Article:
ParaLink and ParaDrain are made in Yorkshire by Maccaferri-owned Linear Composites. The North Bexhill AccessRoad scheme received the Brassey Award (Kent and East Sussex) fo rEngineering Excellence at the ICE South East England Engineering Excellence Awards in 2017.
Enhancing the safety and reliability of a railway was the objective of a project at Handsworth Cutting on the Deepcar to Cleethorpes line.
Originally constructed as Darnall Tunnel with two lines, this was increased to four lines in the early 20th century due to increased coal traffic to Immingham Docks. To create the space for the four lines, the tunnel was demolished in 1912 and the Handsworth cutting was formed. A more recent decommissioning removed the outer two lines, leaving a 5m to 6mwide cess on either side of the remaining tracks.
The cutting consists of coal measures, banks of sandstone and siltstone/mudstone, and has a maximum height of 25m with slope angles of 70° to 80° for the rock faces and 35° to 50° for the soil slopes.
These cut slopes have a history of instability due to weathering, and rockfalls caused a derailment in the mid-1990s.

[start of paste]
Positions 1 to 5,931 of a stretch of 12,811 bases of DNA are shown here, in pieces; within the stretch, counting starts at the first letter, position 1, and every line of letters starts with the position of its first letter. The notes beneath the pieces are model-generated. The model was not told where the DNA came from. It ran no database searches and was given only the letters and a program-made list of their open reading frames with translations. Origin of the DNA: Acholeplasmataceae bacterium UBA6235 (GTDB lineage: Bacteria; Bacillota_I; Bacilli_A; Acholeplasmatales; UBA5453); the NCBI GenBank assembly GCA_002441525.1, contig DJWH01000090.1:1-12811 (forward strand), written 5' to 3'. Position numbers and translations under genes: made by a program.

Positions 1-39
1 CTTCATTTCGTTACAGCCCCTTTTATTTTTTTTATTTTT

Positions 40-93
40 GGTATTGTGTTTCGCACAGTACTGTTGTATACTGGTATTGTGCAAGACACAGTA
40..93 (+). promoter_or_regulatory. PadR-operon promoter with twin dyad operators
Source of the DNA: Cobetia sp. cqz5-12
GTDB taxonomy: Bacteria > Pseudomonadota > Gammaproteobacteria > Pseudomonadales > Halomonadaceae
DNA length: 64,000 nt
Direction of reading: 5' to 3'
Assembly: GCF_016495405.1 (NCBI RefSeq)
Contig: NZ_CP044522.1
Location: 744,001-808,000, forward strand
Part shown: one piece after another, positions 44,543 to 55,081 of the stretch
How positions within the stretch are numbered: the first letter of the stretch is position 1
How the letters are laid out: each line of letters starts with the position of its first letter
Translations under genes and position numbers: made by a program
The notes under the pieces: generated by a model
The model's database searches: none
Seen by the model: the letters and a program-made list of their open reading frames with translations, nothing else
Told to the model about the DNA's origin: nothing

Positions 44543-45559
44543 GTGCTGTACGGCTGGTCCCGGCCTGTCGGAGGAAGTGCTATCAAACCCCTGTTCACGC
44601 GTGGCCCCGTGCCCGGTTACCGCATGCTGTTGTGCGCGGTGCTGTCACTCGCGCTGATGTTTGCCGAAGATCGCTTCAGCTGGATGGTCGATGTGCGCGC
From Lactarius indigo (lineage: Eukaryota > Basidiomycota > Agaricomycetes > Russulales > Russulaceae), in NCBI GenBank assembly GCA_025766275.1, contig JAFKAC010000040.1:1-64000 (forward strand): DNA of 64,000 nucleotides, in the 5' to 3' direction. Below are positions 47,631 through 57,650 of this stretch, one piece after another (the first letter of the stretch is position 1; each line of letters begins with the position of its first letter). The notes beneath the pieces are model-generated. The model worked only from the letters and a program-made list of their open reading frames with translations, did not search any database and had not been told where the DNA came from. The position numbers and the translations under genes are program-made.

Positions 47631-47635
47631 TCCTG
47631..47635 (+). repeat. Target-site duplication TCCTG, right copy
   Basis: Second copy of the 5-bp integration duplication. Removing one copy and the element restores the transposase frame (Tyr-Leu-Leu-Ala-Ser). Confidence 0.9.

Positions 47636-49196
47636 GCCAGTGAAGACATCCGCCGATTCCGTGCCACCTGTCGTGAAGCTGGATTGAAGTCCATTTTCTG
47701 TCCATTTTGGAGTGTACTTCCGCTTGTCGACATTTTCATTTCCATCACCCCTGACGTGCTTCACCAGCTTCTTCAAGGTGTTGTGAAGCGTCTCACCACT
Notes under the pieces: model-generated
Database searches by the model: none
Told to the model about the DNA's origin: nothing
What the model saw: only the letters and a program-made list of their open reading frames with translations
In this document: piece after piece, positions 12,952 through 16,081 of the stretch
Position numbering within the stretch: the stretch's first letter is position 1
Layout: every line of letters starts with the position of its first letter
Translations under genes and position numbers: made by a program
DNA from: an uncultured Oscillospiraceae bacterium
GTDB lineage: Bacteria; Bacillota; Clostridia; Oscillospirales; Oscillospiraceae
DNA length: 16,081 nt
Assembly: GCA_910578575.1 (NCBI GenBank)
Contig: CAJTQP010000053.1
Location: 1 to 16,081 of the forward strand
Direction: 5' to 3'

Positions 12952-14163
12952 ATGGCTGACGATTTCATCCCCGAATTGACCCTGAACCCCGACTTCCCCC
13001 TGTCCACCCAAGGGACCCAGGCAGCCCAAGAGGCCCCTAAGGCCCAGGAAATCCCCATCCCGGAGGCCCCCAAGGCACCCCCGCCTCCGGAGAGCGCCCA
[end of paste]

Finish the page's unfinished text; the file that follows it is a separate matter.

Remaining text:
Contractor CML and its designers Aecom with technical support from Maccaferri, proposed a variety of rockfall protection measures. The steeprock faces would be protected with secured rockfall protection netting and rock bolts. Rock and debris falls from the shallower slopes would be prevented from impacting the tracks with a series of rockfall catch fences.
Nearly 500m of catch fences were installed including a Maccaferri RMC050 barrier, with an energy absorption capacity of 500kJ. Tested and certified in accordance with ETAG027, the barrier is also CE marked. The RMC 050 has low deflection under impact, ideal for operating in a restricted area. This is a result of the patented compression brakes which absorb the energy of the impact as the fence progressively deforms.
This innovation reduces the forces transmitted to the uphill and ground anchors. At Handsworth Cutting, the barriers were supplied with a larger base element than normal due to the necessity to spread the impact loadsover the soft ground at foundation level.
RMC 050 is delivered to the site in a kit form; all above-ground elements are delivered direct from the factory and bolted to foundations installed on site to suit the design conditions. Rockfall catch fences within the Maccaferri range are available up to 8,600kJ energy absorption capacity with rockfall embankments up to 20,000kJ capacity utilising our soil reinforcement technology.
Maccaferri managing director Steve Miller believes clients are becoming increasingly open to innovative solutions.“We are encouraged that the infrastructure market is embracing these innovations and see the environmental and value benefits of the reuse of site won materials. In 2017 we invested in five more engineers to strengthen our ability to meet these demands”.